Thermal Stratification

Most people know of, or have heard of, “turnover”. That’s when the lake water mixes from the surface to the bottom. So what happens during the time when the lake isn’t “turning over”?

The lake is stratified, that’s what.

Stratification layers: epilimnion hypolimnion metalimnion

A volume of water is heaviest at 4 degrees Celsius (39.2 degrees F). That is just above freezing. The same volume of water becomes lighter as it gets warmer. So in a lake, warm lake water is at the top and the colder water is at the bottom (except in winter—see below).

As the sun continues to heat the water at the top, the difference in temperature between the top and bottom water becomes greater. Eventually there are 2 distinct layers, the epilimnion at the top and the hypolimnion at the bottom. Between these 2 layers is a third, less distinct, transition layer called the metalimnion.

Because of the temperature difference (and thus density difference) between the epilimnion and hypolimnion, they don’t typically mix together during the summer. It takes a major climactic event to accomplish this, though the lake will mix in the autumn as the surface water cools.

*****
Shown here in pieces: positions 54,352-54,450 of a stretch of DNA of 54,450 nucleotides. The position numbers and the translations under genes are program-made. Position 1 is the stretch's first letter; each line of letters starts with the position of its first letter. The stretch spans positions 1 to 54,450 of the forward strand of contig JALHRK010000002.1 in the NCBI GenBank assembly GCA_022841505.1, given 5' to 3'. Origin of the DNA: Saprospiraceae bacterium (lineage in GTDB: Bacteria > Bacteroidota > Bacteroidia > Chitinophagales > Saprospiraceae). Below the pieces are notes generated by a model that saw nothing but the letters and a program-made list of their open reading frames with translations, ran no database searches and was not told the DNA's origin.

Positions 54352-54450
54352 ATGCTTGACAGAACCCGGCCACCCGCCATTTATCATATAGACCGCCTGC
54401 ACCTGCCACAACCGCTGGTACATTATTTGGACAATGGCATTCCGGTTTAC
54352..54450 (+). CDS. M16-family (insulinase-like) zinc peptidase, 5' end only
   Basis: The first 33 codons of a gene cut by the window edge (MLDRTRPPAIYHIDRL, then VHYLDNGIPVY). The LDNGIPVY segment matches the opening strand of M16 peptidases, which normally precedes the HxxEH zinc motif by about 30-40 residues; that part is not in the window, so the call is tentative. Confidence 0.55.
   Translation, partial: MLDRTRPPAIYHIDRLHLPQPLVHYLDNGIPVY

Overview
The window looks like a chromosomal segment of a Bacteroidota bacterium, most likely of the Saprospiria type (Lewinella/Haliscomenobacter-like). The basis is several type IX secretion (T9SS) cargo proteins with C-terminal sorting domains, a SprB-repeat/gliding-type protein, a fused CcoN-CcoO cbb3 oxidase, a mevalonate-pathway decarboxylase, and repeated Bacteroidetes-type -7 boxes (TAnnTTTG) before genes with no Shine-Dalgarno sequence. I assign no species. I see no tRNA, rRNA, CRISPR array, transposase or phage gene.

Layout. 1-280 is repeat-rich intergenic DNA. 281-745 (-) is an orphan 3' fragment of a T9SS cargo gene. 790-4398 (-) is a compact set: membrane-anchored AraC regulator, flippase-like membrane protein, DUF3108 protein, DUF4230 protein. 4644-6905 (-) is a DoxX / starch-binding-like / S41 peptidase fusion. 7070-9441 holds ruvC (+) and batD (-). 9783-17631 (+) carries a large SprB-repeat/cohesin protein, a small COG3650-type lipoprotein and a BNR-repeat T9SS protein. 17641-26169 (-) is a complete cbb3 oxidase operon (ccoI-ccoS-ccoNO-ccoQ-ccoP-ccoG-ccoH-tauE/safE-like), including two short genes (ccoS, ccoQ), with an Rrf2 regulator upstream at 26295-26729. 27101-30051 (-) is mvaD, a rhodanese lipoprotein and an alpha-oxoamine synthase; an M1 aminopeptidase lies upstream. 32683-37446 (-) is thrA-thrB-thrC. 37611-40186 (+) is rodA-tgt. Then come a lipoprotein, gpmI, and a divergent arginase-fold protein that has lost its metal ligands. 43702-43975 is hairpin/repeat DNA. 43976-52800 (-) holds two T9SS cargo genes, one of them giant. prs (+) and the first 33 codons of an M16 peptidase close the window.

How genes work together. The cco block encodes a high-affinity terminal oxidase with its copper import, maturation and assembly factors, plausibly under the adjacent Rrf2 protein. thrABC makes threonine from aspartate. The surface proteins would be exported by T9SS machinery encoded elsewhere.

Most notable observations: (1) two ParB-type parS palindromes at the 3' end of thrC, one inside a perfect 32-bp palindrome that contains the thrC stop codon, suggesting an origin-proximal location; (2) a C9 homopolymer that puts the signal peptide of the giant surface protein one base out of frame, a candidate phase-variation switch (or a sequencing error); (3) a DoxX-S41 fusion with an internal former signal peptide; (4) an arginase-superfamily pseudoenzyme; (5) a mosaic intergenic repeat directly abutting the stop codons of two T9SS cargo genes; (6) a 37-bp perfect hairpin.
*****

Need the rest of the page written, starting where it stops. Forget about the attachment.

Often in the summer, the hypolimnion will become depleted of oxygen. The bacteria responsible for decomposition consume the oxygen and access to the atmosphere’s oxygen is cut off by the stratification.

Then why does water freeze from the top down?


If water becomes more dense as it gets colder, then it should freeze from the bottom up, right? Well, water is most dense at 4 degrees Celsius (or 39.2 degrees F), which is warmer than freezing. So as water continues to cool from 4 degrees C (39.2 degrees F), it becomes less dense and rises back to the top, leaving the slightly warmer water below.

At the surface, the cooler water is exposed to freezing air temperatures and may eventually freeze. Once ice forms, the water beneath cannot be mixed by the wind.
When the ice melts in the spring, the entire water column will be at approximately 4 degrees C for a brief time. The lake will mix thoroughly (“turn over”) with just a bit of wind. A calm, warm day can heat the surface water and initiate the stratification process.

Stratification may also occur due to changes in salt content as well as temperature. Oceans, particularly in places where freshwater enters, may be stratified by salinity. The problems with Gulf Hypoxia may be attributed partially to the inability of the dense and salty bottom water to mix with the oxygen-rich, less salty water above.

Tony Thorpe

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